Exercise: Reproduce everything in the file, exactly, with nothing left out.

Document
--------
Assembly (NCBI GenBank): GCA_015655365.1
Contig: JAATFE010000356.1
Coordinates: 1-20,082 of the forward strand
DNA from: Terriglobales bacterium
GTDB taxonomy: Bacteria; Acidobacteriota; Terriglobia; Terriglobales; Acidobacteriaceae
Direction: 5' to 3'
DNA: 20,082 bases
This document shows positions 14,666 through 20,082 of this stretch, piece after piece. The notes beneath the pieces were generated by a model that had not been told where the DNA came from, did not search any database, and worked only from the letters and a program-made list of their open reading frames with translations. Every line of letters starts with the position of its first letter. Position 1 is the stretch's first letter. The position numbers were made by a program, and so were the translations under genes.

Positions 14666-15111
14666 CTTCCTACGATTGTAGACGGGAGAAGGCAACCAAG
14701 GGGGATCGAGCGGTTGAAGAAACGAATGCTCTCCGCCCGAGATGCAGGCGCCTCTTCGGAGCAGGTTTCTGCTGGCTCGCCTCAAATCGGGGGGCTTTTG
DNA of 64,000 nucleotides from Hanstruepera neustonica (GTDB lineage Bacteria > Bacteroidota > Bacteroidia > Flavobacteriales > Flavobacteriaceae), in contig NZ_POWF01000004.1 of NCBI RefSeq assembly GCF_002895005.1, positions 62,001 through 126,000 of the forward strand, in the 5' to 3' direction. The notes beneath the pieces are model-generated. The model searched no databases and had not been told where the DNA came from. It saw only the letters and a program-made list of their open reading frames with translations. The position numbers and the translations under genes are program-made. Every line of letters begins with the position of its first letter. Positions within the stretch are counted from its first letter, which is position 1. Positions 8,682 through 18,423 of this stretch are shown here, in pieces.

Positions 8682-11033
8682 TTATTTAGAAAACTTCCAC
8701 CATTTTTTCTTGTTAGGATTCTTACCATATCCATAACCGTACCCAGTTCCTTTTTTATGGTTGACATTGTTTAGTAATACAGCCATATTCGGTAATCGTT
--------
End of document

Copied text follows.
Assembly (NCBI GenBank): GCA_015655365.1
Contig: JAATFE010000356.1
Coordinates: 1-20,082 of the forward strand
DNA from: Terriglobales bacterium
GTDB taxonomy: Bacteria; Acidobacteriota; Terriglobia; Terriglobales; Acidobacteriaceae
Direction: 5' to 3'
DNA: 20,082 bases
This document shows positions 14,666 through 20,082 of this stretch, piece after piece. The notes beneath the pieces were generated by a model that had not been told where the DNA came from, did not search any database, and worked only from the letters and a program-made list of their open reading frames with translations. Every line of letters starts with the position of its first letter. Position 1 is the stretch's first letter. The position numbers were made by a program, and so were the translations under genes.

Positions 14666-15111
14666 CTTCCTACGATTGTAGACGGGAGAAGGCAACCAAG
14701 GGGGATCGAGCGGTTGAAGAAACGAATGCTCTCCGCCCGAGATGCAGGCGCCTCTTCGGAGCAGGTTTCTGCTGGCTCGCCTCAAATCGGGGGGCTTTTG
DNA of 64,000 nucleotides from Hanstruepera neustonica (GTDB lineage Bacteria > Bacteroidota > Bacteroidia > Flavobacteriales > Flavobacteriaceae), in contig NZ_POWF01000004.1 of NCBI RefSeq assembly GCF_002895005.1, positions 62,001 through 126,000 of the forward strand, in the 5' to 3' direction. The notes beneath the pieces are model-generated. The model searched no databases and had not been told where the DNA came from. It saw only the letters and a program-made list of their open reading frames with translations. The position numbers and the translations under genes are program-made. Every line of letters begins with the position of its first letter. Positions within the stretch are counted from its first letter, which is position 1. Positions 8,682 through 18,423 of this stretch are shown here, in pieces.

Positions 8682-11033
8682 TTATTTAGAAAACTTCCAC
8701 CATTTTTTCTTGTTAGGATTCTTACCATATCCATAACCGTACCCAGTTCCTTTTTTATGGTTGACATTGTTTAGTAATACAGCCATATTCGGTAATCGTT